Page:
Chest Pain / Heart Conditions
Chest Pain and Heart Conditions
Palpitations are rapid, thumping or fluttering feelings that people experience in their chest. They may be on the left-hand side or the middle of the chest. Normally we are not aware of our heart beating. The term 'palpitations' is used when we are aware of our heart beating. Some people say their heart feels like it's racing; others say their chest hurts, thumps or flutters. Usually this sensation is caused by a heart rate that is faster than usual for your age, gender and level of fitness. Occasionally, the feeling is due to an abnormal heart rhythm.
Palpitations may be alarming, but in most cases they are harmless and not a sign of any problem with your heart. Palpitations that are severe or don't settle quickly may need urgent medical attention.
When to see a doctor or nurse
- If you have palpitations that do not go away quickly (within a few minutes).
- If you have any chest pain with palpitations.
- If you have severe breathlessness with palpitations.
- If you pass out, or feel as if you are going to pass out, or feel dizzy.
- If you have palpitations and have had heart problems in the past.
- If you have palpitations which began as you were exercising.
- If you start to experience palpitations more often, or if they get worse
- When you have overexerted yourself, feel nervous, anxious or excited.
- Consuming large amounts of caffeine
- Recreational drugs.
- Panic attacks - If you experience palpitations regularly with a feeling of anxiety, stress and panic, you may be experiencing panic attacks.
- Medication - palpitations can be a side effect of some types of medicine.
- Hormone changes during a woman's period can cause palpitations.
- Medical conditions such as: -heart rhythm problem, overactive thyroid, low blood sugar, anaemia, low blood pressure, fever or dehydration (not enough fluid in the body).
The treatment will depend on what is causing your palpitations, however you can make some lifestyle changes:
- Reduce your stress levels by relaxation, deep breathing exercises and moderate the level of exercise.
- Reduce your intake of coffee or energy drinks.
- Avoid using recreational drugs.
Heart Attack (myocardial infarction)
A heart attack is when the supply of blood to the heart is suddenly blocked, usually by a blood clot. If left untreated, the muscles of the heart will begin to die. The medical term for a heart attack is myocardial infarction. Most heart attacks occur in people who are over 45 years of age.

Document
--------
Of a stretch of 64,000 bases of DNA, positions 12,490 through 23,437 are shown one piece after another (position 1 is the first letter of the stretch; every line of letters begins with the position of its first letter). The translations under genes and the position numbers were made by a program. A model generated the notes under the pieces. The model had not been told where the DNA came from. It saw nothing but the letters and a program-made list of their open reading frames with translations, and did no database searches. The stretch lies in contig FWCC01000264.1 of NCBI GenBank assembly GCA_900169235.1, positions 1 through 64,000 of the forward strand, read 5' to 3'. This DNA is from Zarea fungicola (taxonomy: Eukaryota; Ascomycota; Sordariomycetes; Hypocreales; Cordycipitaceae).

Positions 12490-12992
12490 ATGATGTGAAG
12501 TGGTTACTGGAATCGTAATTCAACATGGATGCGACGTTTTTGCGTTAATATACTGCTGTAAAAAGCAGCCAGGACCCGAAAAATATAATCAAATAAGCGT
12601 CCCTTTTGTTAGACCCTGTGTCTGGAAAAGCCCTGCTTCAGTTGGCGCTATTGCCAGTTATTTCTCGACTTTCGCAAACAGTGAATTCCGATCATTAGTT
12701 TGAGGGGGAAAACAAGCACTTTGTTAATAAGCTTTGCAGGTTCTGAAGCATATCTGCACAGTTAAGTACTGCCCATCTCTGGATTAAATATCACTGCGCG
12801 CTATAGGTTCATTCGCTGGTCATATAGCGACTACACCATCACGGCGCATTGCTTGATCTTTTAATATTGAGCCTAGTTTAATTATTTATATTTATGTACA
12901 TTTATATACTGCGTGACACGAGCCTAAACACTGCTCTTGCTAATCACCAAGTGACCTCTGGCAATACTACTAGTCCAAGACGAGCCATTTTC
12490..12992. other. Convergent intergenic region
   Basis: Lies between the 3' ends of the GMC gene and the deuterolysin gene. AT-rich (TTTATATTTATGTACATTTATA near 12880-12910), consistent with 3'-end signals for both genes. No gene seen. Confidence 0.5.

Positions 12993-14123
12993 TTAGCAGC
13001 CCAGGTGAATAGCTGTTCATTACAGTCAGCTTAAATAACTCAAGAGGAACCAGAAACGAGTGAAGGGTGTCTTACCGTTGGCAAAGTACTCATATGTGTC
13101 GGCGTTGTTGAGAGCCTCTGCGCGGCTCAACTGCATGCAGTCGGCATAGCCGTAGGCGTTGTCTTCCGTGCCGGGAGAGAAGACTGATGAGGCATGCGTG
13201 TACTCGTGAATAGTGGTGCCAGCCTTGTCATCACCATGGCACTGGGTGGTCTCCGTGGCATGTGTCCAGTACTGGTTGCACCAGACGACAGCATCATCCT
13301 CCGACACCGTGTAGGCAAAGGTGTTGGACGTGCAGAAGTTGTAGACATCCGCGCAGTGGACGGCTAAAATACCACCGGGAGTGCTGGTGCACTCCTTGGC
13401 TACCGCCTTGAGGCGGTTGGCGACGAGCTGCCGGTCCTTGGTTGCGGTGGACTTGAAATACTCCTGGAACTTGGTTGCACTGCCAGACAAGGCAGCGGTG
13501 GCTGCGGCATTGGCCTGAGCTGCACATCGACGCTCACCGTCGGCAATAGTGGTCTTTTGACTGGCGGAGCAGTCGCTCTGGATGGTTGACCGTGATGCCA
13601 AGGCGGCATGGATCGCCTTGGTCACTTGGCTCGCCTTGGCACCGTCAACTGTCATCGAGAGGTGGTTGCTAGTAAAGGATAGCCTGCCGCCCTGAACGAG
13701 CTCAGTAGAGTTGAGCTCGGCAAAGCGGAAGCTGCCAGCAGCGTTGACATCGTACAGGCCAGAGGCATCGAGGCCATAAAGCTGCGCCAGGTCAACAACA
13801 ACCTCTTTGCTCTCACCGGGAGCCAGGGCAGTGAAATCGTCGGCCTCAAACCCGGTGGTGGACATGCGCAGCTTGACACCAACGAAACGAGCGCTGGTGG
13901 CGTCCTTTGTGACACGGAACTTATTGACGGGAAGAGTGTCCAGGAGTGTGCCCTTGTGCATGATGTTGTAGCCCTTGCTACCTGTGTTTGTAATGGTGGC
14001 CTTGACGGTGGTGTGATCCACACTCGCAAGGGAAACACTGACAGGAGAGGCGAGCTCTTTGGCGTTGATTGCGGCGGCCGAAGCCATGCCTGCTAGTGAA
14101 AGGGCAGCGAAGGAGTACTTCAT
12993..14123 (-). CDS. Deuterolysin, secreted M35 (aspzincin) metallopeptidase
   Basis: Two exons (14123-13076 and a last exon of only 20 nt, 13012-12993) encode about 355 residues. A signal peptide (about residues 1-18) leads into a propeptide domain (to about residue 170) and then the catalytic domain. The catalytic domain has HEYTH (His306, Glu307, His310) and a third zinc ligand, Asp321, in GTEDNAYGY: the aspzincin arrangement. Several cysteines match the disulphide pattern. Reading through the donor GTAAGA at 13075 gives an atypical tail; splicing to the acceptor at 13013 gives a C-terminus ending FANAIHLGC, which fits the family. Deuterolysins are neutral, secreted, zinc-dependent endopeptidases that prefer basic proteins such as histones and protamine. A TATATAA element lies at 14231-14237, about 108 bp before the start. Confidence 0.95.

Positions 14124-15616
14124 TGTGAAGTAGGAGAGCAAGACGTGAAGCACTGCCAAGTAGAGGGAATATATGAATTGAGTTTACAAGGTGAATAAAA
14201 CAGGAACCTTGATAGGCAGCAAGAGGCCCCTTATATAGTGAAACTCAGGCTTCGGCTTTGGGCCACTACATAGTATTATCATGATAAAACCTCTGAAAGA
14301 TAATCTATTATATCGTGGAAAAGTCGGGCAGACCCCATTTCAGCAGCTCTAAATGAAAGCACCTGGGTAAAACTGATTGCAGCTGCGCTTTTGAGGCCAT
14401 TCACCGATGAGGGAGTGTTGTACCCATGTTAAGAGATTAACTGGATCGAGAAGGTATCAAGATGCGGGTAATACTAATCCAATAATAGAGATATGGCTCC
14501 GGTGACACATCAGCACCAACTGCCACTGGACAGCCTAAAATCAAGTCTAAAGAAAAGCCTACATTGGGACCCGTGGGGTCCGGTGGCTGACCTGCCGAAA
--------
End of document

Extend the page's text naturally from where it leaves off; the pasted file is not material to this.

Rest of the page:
The use of stimulant drugs such as cocaine, amphetamines (speed) and methamphetamine (crystal meth) increases the risk of heart attacks. These drugs can cause the arteries around the heart to narrow, reducing blood flow to the heart muscle.
Heart attacks from the use of cocaine are one of the most common causes of sudden death in young people.
Symptoms of a heart attack include:
- chest pain: the chest can feel like it is being pressed or squeezed by a heavy object, and the pain can radiate from the chest to the jaw, neck, arms and back
- shortness of breath
- overwhelming feeling of anxiety
Dial 999 immediately if you suspect that you or someone you know is having a heart attack.
Preventing a heart attack
The five main risk factors that can lead to a heart attack are:
- not getting enough exercise (physical inactivity)
- high blood pressure
- being overweight or obese
- high blood cholesterol levels
- using stimulant drugs
To reduce your risk of having a heart attack, you may need to make some changes to your lifestyle, have your blood pressure and blood cholesterol checked.
Sudden cardiac death
Sudden cardiac death is a natural unexpected death from a cardiac arrest (the heart stopping), and usually it occurs during exercise. It is very rare.
Usually it is caused by either an inherited heart condition or cardiovascular disease (a heart attack) even if the person is physically fit.
It is important to remember that sudden cardiac death is extremely rare, but if you are concerned, please speak to your doctor. This is especially important if you have a family history of cardiac problems or unexplained collapses. Often, there are no preceding symptoms but there does appear to be a link in some athletes who experience fainting or near fainting during exercise. If this is the case or you are concerned please see your doctor for advice.